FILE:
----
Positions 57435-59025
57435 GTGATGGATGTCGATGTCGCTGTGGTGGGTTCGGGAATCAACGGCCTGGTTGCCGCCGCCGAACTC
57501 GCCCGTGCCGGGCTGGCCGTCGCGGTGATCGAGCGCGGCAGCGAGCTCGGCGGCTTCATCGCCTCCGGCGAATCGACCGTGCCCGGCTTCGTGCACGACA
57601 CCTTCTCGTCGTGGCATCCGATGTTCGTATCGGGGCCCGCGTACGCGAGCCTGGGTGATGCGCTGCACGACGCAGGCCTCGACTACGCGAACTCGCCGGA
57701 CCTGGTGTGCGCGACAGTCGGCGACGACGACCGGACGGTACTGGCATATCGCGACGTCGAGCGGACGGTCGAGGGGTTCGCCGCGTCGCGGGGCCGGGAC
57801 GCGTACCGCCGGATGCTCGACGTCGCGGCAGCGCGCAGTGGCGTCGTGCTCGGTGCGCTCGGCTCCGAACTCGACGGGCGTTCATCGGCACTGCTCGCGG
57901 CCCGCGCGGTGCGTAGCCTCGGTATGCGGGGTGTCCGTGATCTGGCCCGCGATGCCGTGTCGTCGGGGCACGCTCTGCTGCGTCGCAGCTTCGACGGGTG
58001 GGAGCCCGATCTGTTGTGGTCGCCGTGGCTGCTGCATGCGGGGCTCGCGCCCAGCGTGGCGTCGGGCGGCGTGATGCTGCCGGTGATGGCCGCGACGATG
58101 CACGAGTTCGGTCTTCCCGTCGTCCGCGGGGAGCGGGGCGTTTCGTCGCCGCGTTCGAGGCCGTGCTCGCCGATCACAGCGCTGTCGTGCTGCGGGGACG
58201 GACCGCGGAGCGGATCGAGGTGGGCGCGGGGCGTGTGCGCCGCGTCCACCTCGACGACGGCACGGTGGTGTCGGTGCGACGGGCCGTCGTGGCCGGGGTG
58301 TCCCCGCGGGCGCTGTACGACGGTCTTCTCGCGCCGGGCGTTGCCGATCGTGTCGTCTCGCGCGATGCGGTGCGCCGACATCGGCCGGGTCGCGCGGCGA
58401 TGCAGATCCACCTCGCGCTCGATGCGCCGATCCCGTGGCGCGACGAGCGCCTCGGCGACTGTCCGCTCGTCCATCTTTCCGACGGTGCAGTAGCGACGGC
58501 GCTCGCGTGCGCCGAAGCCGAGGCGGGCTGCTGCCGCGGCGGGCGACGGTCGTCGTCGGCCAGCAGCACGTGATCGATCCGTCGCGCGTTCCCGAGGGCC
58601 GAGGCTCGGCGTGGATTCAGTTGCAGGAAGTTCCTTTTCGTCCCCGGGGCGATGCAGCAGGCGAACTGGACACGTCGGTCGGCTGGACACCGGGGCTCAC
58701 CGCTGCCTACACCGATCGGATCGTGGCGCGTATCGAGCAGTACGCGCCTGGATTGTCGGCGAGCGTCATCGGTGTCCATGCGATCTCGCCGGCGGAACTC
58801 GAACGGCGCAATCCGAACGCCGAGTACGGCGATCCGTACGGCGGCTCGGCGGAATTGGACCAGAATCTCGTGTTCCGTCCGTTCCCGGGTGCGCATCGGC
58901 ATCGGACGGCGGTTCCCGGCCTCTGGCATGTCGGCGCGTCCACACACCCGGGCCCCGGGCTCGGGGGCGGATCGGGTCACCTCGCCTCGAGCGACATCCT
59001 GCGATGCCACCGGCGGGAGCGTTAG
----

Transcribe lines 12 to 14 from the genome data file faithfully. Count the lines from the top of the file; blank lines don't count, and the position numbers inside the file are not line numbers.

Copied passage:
58401 TGCAGATCCACCTCGCGCTCGATGCGCCGATCCCGTGGCGCGACGAGCGCCTCGGCGACTGTCCGCTCGTCCATCTTTCCGACGGTGCAGTAGCGACGGC
58501 GCTCGCGTGCGCCGAAGCCGAGGCGGGCTGCTGCCGCGGCGGGCGACGGTCGTCGTCGGCCAGCAGCACGTGATCGATCCGTCGCGCGTTCCCGAGGGCC
58601 GAGGCTCGGCGTGGATTCAGTTGCAGGAAGTTCCTTTTCGTCCCCGGGGCGATGCAGCAGGCGAACTGGACACGTCGGTCGGCTGGACACCGGGGCTCAC